Why are Microsoft Hotfixes password protected?


My guess would be to minimize Web distribution so that the hot fixes aren't applied to machines where they're not supposed to be.

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    That would be my guess, as most special hotfixes are distributed as fixes-by-request to MS directly, and probably aren't properly regression tested and they don't want blame if your servers are hosed because you installed untested software... – Bart Silverstrim Apr 26 '10 at 16:19
  • most (if not all) hotfixes are web distributed... – Jim B Apr 26 '10 at 19:16
  • Jim B: I should say "unauthorized/validated/verified" distribution. – gravyface Apr 26 '10 at 22:00

I would guess tha the reason Microsoft hotfixes are password protected is to guarantee that you have read the EULA and it provides Microsoft with a record that you have agreed to the fact that should this patch blow up your system you are doing it at your own risk. All of the passwor dprotected hotfixes have not been mainstreamed and many times are written to address 1 specific issue.


For the most part you have to pay for hotfixes with a valid support contract (or a one-off indecent fee). I would agree with gravyface except it would be more so that you have to pay MS for the ability to use the hotfix in addtion to the being applied to machines that they aren't ment to be applied part he mentioned.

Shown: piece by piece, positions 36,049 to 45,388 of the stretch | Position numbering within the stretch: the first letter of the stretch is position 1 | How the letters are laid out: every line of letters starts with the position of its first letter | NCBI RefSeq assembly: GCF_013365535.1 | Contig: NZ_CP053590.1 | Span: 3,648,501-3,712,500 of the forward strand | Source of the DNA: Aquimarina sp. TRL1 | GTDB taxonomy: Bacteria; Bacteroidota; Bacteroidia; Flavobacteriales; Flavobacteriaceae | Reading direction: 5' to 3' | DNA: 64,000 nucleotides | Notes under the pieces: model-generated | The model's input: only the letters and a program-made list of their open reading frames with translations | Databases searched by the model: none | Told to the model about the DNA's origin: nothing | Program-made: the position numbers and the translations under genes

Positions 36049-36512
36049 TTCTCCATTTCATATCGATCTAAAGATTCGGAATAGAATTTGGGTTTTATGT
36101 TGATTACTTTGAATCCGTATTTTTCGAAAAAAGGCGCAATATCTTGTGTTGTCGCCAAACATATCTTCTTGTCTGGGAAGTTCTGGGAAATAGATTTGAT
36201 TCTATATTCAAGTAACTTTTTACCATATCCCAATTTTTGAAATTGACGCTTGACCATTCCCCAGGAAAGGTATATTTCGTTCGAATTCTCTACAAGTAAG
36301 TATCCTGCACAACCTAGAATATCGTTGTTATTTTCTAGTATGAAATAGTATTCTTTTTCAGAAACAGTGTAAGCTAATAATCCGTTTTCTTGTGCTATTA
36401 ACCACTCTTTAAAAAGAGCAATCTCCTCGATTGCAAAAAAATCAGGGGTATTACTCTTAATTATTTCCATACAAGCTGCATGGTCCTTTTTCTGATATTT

• 1
    I agree, the fees are indecent. – Dennis Williamson Apr 26 '10 at 16:28
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    I've been doing this for a while and have yet to pay for a hotfix... – Doug Luxem Apr 26 '10 at 18:18
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    you most certainly do not have to pay for a hotfix unless you have contracted for legacy support (eg you paid for NT 4 support) but even then the support cost pays for the hotfix- you don't get double charged – Jim B Apr 26 '10 at 19:14

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